As we discussed in our last installment about “the Cloud,” cloud computing is a computer networking model that gives users on-demand access to shared software applications and data storage. The Cloud offers businesses a flexible, low cost alternative to hardware-heavy IT infrastructure traditionally needed to operate a technology system. For example, by storing your data off-site, you may be able to drastically reduce the size of your server room, realizing cost savings in HVAC expenses and in physical hardware and upgrades, while also reducing your company’s carbon-footprint. Further, off-site storage offers more rapid disaster recovery, allowing your business to get back up and running in a matter of hours or days rather than weeks or months. The Cloud also takes the guess work out of determining what your IT needs will be in the future – as your business grows (or contracts) you can adjust your Cloud needs accordingly and with relative ease and low cost.
Nevertheless, an important consideration before leaping head-first into a cloud services agreement is negotiating the finer points of the contract. This article sets forth some of the more important contractual provisions you’ll want to be aware of, namely:
1. Liability for Stolen Data
Your company is entrusting the cloud provider with the safety and security of its valuable information. As we reported recently, data security breaches are becoming common and adversely affect more than just the company whose system was compromised. Indeed, the recent Epsilon data breach shows that stored data remains highly vulnerable to cybercriminals. Data involving your clients’ personal information is particularly appealing for hackers. An invasive hacking event that results in the theft of customer data could have a disastrous effect on the company’s goodwill, while also requiring the company to comply with potentially expensive state and federal data breach notification laws, expose the company to civil lawsuit, and perhaps cause the company’s eventual demise. Despite these dire consequences, many cloud providers limit their liability for stolen data. Experienced counsel should be hired to assist your company in negotiating an indemnification clause for losses that are caused by the cloud provider’s negligence or the wrongdoing of its employees.
2. Release of Data
Cloud providers are allowed to release your company’s stored data pursuant to a government order. While it may be impossible to prevent such disclosure, your company can demand a contract term that requires the cloud provider to promptly notify your company when someone seeks access to your company’s stored data.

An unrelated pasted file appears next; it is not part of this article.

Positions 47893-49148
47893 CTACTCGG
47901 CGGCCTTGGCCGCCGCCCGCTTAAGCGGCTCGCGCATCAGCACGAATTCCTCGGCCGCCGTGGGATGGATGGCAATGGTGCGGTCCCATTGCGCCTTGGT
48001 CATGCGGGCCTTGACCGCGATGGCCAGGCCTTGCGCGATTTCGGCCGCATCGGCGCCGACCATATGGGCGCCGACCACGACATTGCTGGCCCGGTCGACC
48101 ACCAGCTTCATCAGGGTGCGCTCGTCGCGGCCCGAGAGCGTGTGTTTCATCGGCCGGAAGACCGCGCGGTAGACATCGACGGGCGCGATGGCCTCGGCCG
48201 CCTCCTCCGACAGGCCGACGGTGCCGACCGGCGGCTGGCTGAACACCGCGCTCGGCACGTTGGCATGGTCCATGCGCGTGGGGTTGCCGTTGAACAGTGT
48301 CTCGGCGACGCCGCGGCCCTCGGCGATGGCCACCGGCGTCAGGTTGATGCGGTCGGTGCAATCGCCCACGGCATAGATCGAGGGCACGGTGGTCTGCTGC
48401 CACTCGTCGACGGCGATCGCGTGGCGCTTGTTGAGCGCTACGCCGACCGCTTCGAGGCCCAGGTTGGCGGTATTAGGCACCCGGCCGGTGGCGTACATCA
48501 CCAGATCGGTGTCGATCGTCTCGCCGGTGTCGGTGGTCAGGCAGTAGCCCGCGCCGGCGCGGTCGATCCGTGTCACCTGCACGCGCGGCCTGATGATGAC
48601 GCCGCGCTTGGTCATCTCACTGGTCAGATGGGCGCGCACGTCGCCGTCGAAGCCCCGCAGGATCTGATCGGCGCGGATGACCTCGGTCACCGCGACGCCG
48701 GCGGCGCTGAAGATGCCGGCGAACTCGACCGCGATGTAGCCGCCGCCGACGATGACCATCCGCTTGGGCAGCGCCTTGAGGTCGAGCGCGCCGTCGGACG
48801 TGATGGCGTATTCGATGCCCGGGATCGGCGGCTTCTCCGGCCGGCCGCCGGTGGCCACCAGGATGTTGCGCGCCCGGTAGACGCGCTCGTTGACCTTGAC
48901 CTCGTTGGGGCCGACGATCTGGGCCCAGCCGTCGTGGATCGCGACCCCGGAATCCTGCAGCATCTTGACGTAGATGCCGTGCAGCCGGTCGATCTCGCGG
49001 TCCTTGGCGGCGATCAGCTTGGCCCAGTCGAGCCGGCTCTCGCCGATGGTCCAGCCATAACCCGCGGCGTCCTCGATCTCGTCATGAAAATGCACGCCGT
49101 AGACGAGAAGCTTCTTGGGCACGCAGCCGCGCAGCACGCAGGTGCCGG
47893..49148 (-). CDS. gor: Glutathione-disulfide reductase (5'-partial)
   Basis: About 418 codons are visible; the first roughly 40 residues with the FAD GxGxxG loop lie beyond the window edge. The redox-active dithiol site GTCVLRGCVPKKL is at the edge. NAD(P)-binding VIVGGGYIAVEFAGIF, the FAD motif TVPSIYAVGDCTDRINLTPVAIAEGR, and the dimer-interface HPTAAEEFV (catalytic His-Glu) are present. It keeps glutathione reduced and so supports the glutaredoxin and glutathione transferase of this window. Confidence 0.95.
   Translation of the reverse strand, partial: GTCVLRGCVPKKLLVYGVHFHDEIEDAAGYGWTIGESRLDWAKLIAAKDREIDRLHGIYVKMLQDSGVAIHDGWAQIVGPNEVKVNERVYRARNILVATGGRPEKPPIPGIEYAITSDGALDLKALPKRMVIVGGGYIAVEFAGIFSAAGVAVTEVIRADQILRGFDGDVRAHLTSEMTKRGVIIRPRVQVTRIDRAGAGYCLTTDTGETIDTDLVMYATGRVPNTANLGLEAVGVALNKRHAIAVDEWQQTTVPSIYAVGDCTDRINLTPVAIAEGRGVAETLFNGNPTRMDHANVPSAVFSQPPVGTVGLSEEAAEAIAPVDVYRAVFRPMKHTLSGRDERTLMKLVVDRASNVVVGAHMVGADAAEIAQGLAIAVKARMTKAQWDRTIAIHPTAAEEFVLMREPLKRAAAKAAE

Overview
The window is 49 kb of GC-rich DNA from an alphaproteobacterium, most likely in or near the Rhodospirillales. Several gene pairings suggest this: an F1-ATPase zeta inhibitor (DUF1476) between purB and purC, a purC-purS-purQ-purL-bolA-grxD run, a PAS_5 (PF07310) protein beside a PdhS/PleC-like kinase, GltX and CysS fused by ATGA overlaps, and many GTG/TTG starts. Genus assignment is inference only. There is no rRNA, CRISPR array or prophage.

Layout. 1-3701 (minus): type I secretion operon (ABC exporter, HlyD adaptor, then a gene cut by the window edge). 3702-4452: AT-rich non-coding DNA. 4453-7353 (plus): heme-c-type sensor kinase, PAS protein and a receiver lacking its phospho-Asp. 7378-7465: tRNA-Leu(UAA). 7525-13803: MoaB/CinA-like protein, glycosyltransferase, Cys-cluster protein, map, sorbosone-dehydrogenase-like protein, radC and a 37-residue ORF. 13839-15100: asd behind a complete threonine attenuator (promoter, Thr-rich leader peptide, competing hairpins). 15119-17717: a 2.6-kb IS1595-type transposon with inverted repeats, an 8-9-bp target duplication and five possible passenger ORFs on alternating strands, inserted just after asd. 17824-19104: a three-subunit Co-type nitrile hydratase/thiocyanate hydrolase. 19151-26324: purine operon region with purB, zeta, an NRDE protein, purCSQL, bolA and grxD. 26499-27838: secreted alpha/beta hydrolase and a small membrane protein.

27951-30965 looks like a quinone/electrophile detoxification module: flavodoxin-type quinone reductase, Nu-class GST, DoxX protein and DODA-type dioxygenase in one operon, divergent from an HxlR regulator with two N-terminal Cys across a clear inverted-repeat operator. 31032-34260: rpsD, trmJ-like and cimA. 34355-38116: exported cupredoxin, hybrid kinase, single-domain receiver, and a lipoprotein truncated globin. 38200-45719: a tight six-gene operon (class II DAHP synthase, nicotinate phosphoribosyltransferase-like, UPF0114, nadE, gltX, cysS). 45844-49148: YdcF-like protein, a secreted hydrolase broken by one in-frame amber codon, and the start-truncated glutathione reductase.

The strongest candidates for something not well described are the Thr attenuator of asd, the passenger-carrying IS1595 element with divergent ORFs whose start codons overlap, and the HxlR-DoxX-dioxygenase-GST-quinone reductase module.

3. Physical Back-up
We all know that technology may, at times, fail. Whether it is a natural disaster, sabotage, or simple negligence, cloud providers’ data systems are not fail-safe, and alternatives are needed in case your cloud provider’s system crashes. Thus, it is important that your company negotiates a contract term that requires physical copies of your stored data to be maintained. These physical copies could take the form of paper, tape, or disc backup, and may be maintained at a third-party warehouse or on your company’s site.
4. Modification of Content
Cloud providers may also modify data that your company stores in their cloud, which could negatively affect your company’s ability to switch to another cloud provider at a later date. It is therefore necessary to negotiate contract terms to ensure that your company’s data remains in a form that is accessible to you.
There are many other considerations that may be relevant to your business[i]particular use of the Cloud including insurance coverage, international restrictions on cross-border data transfers, employment issues, etc. Simply signing a boilerplate cloud services agreement without first negotiating the small print could have disastrous consequences for your company. Hiring experienced counsel to negotiate the terms of your Cloud contract is therefore advisable.
Fernando M. Pinguelo, a Partner at Norris, McLaughlin & Marcus, P.A. and co‐Chair of the Response to Electronic Discovery & Information Group at the firm, is a trial lawyer who devotes his practice to complex business lawsuits with an emphasis on how technology impacts them. Mr. Pinguelo founded and contributes to the ABA Journal Award‐winning blog, eLessons Learned– Where Law, Technology, & Human Error Collide (www.eLLblog.com). To learn more about Mr. Pinguelo, visit www.NYLocalLaw.com or email him at info@NYLocalLaw.com.
Bradford W. Muller, an Associate with Norris McLaughlin & Marcus, P.A., and a member of the Litigation and Internet Law groups, has been published in scholarly journals on numerous topics, including cloud computing, real estate, and appellate practice. He, along with Mr. Pinguelo, spoke at a symposium on their article titled “Virtual Crimes ‐Real Damages: Challenges Posed By Cybercrimes in the U.S. and Efforts to Combat Cybercriminals,” at the University of Virginia School of Law, in conjunction with “A Primer on Cybercrimes In The United States and Efforts to Combat Cybercriminals ‐50 State and Federal Cyber Law and Proposed Legislation Survey,” University of Virginia School of Law’s Virginia Journal of Law and Technology. Download a complimentary copy by clicking SSRN
 Fernando M. Pinguelo and Bradford W. Muller, Avoid the Rainy Day: Survey of U.S. Cloud Computing Caselaw, 2011 B.C. Intell. Prop. & Tech. F. 011101, available at SSRN.